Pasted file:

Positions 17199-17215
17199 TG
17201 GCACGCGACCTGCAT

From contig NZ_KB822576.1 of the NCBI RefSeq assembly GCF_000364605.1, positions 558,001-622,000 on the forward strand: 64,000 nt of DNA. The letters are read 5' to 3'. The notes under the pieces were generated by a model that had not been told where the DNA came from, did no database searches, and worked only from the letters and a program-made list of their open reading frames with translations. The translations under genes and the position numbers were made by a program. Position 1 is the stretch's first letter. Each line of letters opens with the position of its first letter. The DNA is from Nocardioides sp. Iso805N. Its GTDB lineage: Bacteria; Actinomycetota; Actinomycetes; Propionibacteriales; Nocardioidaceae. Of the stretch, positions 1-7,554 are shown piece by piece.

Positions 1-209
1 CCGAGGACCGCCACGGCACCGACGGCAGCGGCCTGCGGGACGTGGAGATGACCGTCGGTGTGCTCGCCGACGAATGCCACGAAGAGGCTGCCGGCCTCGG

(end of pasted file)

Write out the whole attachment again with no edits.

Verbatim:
Positions 17199-17215
17199 TG
17201 GCACGCGACCTGCAT

From contig NZ_KB822576.1 of the NCBI RefSeq assembly GCF_000364605.1, positions 558,001-622,000 on the forward strand: 64,000 nt of DNA. The letters are read 5' to 3'. The notes under the pieces were generated by a model that had not been told where the DNA came from, did no database searches, and worked only from the letters and a program-made list of their open reading frames with translations. The translations under genes and the position numbers were made by a program. Position 1 is the stretch's first letter. Each line of letters opens with the position of its first letter. The DNA is from Nocardioides sp. Iso805N. Its GTDB lineage: Bacteria; Actinomycetota; Actinomycetes; Propionibacteriales; Nocardioidaceae. Of the stretch, positions 1-7,554 are shown piece by piece.

Positions 1-209
1 CCGAGGACCGCCACGGCACCGACGGCAGCGGCCTGCGGGACGTGGAGATGACCGTCGGTGTGCTCGCCGACGAATGCCACGAAGAGGCTGCCGGCCTCGG